by Sarah Curry
Director of Fiscal Policy Studies
Medicaid is one of the largest expenditures in state government. In this year’s budget Medicaid accounts for 18 percent of the General Fund and 72 percent of the Health and Human Services budget. A detailed assessment of the Medicaid budget suggested that existing forecasting methods, which were based on previous years’ actual spending levels, would not be accurate enough for the upcoming fiscal year. Budget writers found that multiple extenuating factors were affecting the cost of the program, thereby impeding their ability to budget accurately for Medicaid without fear of a shortfall in the upcoming year.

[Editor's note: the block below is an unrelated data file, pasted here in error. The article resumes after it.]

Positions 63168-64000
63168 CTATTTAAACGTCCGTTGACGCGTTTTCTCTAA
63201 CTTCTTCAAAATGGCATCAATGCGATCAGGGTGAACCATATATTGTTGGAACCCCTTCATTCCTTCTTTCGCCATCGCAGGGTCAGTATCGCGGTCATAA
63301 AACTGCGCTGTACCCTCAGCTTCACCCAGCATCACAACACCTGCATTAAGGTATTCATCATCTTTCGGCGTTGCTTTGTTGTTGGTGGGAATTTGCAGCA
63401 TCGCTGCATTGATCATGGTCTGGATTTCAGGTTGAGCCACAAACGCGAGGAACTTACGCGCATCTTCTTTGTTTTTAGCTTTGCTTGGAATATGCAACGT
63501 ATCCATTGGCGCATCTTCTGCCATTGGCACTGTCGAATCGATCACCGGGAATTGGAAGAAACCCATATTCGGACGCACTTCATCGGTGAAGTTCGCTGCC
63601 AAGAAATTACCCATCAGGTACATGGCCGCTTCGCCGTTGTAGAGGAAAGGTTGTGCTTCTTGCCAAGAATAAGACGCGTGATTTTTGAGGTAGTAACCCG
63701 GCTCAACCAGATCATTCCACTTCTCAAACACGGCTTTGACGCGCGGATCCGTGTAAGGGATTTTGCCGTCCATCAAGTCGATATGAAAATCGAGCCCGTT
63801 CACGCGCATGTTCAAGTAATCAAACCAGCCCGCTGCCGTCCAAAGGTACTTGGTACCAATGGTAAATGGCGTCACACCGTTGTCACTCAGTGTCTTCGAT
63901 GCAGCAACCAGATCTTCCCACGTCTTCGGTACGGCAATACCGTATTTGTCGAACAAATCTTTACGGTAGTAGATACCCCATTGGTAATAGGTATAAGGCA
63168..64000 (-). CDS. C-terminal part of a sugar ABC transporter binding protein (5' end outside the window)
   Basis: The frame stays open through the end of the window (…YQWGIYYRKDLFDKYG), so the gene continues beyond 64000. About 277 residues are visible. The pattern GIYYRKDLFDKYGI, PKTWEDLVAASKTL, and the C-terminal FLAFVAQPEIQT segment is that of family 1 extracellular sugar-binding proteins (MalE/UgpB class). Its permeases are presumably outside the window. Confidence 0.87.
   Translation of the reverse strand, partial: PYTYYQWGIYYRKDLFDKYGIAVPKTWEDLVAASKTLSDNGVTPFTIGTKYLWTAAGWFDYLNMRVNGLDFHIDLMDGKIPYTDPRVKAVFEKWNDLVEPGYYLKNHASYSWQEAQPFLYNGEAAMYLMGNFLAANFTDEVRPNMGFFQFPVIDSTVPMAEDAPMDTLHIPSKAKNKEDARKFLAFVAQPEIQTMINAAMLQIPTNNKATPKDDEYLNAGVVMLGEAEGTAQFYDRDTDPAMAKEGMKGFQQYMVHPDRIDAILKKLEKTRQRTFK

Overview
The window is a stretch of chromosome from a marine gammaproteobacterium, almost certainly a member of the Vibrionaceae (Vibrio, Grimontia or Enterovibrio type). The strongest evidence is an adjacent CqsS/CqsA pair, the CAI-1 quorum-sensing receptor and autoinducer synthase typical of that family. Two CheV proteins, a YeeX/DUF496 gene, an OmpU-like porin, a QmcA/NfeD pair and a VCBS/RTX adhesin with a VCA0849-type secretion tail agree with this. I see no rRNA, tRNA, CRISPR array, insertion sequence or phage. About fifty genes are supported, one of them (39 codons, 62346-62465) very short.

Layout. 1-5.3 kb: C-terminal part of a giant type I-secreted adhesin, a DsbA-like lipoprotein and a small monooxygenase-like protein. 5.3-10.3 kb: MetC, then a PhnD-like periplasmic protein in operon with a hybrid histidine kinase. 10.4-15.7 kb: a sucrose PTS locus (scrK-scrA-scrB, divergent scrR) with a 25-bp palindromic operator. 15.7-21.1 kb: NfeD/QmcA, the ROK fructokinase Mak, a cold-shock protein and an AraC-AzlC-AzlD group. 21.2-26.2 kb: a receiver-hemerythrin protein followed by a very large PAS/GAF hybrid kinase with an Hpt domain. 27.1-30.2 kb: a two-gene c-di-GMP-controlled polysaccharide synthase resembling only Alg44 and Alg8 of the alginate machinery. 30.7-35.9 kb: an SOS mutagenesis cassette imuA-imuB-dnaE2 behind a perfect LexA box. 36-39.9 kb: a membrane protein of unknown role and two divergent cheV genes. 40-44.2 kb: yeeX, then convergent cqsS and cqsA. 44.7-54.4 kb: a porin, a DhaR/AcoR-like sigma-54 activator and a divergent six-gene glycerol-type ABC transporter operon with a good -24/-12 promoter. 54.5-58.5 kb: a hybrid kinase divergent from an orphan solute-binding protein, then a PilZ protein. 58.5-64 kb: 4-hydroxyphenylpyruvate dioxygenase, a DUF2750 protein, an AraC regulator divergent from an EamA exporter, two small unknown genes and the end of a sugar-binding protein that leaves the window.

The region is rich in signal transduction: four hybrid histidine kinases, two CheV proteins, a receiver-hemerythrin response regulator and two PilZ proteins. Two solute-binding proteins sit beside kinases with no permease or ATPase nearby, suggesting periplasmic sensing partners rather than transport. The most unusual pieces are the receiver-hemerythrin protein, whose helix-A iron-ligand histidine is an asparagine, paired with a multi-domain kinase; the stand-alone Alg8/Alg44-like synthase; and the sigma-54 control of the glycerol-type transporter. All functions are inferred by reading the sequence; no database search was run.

Providers of medical services across North Carolina have submitted claims for reimbursement for the cost of providing health care to Medicaid patients, which has produced a large backlog of unpaid claims. The exact sum of unpaid claims is difficult to estimate. There has also been a large increase in enrollment for Medicaid, with a backlog of applications due to changes to federal regulations and the implementation of the Patient Protection and Affordable Care Act (Obamacare). Shockingly, there is no consensus on the exact cost involved with each enrollee to the program.
Both the backlog of unpaid claims and increase in enrollment have caused uncertainty with the final budget figure for Medicaid. To be cautious, legislators decided to create a Medicaid contingency fund of $186.4 million for any unexpected shortfalls.